Computer scientists create new search systems to limit COVID-19 misinformation
New system increases the correctness and reliability of health-related searches by 80 per cent
New system increases the correctness and reliability of health-related searches by 80 per centBy Media Relations
Researchers have created a new system that increases the correctness and reliability of health-related searches by 80 per cent to help people make better decisions about topics like COVID-19.
Search engines are the most common tools the public uses to look for facts about COVID-19 and its effect on their health. A proliferation of misinformation can have real consequences, so a team at the University of Waterloo has created a way to make these searches more reliable.
“With so much new information coming out all the time, it can be challenging for people to know what’s true and what isn’t,” said Ronak Pradeep, a PhD student in the Cheriton School of Computer Science at Waterloo and lead author of a study about the program. “But the consequences of misinformation can be pretty bad, like people going out and buying medicines or using home remedies that can hurt them.”
Even the big search engines that host billions of searches every day can’t keep up, he said, since there has been so much scientific data and research on COVID-19 in such a short time.
“Most of the systems are trained on well-curated data, so they don’t always know how to differentiate between an article promoting drinking bleach to prevent COVID-19 as opposed to real health information,” Pradeep said. “Our goal is to help people see the right articles and get the right information so they can make better decisions in general with things like COVID.”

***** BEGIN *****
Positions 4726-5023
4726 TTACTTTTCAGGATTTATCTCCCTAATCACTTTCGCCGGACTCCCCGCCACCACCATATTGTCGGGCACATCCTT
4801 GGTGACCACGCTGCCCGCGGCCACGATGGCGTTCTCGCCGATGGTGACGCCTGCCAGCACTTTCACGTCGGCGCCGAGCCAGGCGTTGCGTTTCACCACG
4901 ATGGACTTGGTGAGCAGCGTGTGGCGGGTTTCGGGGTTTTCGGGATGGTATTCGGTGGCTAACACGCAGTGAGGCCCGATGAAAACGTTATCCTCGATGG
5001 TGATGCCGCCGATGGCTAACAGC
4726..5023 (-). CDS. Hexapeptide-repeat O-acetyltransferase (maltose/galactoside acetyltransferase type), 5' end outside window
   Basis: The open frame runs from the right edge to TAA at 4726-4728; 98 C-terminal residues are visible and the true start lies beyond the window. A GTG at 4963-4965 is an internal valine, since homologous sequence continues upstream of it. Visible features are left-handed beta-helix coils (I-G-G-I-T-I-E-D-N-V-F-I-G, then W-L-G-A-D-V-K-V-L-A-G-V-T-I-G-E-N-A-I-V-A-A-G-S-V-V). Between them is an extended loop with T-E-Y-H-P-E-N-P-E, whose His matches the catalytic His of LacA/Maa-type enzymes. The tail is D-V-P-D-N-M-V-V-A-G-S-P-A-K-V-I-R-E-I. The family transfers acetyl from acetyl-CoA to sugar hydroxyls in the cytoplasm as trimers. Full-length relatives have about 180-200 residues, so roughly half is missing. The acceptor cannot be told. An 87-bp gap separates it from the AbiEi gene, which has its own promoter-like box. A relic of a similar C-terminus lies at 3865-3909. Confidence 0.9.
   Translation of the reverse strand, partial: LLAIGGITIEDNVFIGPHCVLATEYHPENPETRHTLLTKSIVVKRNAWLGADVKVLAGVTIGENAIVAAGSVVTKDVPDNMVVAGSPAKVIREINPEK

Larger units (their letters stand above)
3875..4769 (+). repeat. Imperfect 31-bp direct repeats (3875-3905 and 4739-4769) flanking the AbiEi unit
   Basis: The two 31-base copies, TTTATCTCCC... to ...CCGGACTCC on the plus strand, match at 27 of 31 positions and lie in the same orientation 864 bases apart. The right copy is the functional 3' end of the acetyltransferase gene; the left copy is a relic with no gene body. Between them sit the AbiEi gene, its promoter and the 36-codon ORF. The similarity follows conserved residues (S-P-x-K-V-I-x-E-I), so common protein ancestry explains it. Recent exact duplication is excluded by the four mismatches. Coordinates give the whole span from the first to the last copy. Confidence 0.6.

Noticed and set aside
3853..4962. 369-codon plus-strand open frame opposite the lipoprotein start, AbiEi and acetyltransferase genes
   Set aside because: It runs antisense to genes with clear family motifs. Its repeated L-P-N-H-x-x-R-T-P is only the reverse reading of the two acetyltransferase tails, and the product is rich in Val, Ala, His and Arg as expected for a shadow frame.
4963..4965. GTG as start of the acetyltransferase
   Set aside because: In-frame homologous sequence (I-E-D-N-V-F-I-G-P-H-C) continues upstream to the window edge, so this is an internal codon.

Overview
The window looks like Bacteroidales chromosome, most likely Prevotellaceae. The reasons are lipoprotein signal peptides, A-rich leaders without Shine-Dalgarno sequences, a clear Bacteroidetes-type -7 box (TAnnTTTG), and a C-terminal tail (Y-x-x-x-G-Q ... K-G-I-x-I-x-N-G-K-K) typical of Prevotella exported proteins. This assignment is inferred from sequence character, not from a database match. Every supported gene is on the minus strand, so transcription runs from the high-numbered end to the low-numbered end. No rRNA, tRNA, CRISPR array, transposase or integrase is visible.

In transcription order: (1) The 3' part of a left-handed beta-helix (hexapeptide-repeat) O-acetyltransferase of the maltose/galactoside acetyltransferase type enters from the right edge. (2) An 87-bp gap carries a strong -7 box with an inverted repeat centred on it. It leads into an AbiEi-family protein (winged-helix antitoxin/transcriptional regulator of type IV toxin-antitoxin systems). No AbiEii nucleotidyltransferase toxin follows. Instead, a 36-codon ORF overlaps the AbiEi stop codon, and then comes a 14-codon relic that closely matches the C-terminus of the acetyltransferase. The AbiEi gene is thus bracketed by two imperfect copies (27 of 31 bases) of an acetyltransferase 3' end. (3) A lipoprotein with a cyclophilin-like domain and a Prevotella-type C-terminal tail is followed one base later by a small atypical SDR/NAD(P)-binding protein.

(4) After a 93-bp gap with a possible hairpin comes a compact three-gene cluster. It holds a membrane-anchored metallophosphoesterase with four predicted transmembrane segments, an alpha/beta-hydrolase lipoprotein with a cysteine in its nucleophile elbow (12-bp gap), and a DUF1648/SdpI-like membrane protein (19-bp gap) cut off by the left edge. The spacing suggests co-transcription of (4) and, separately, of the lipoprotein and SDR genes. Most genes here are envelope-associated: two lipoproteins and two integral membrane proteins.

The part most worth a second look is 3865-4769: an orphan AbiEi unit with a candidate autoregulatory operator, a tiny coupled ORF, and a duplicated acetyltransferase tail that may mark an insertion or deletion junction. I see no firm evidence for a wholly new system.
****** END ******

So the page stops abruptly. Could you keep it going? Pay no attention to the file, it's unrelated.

Pradeep says the project aims to refine search programs to promote the best health information for users. He and his research team have leveraged their two-stage neural reranking architecture called mono-duo-T5 for search which they augmented with Vera, a label prediction system trained to discern correct from dubious and incorrect information. The system links with a search protocol that relies on data from the World Health Organization and verified information as the basis for ranking, promoting and sometimes even excluding online articles.
A recent paper with results from preliminary testing of the system, “Vera: prediction techniques for reducing harmful misinformation in consumer health search,” with co-authors Pradeep, Xueguang Ma, Rodrigo Nogueira and Jimmy Lin, was recently published in SIGIR ’21: Proceedings of the 44th International ACM SIGIR Conference on Research and Development in Information Retrieval.
The University of Waterloo acknowledges that much of our work takes place on the traditional territory of the Neutral, Anishinaabeg and Haudenosaunee peoples. Our main campus is situated on the Haldimand Tract, the land granted to the Six Nations that includes six miles on each side of the Grand River. Our active work toward reconciliation takes place across our campuses through research, learning, teaching, and community building, and is centralized within our Indigenous Initiatives Office.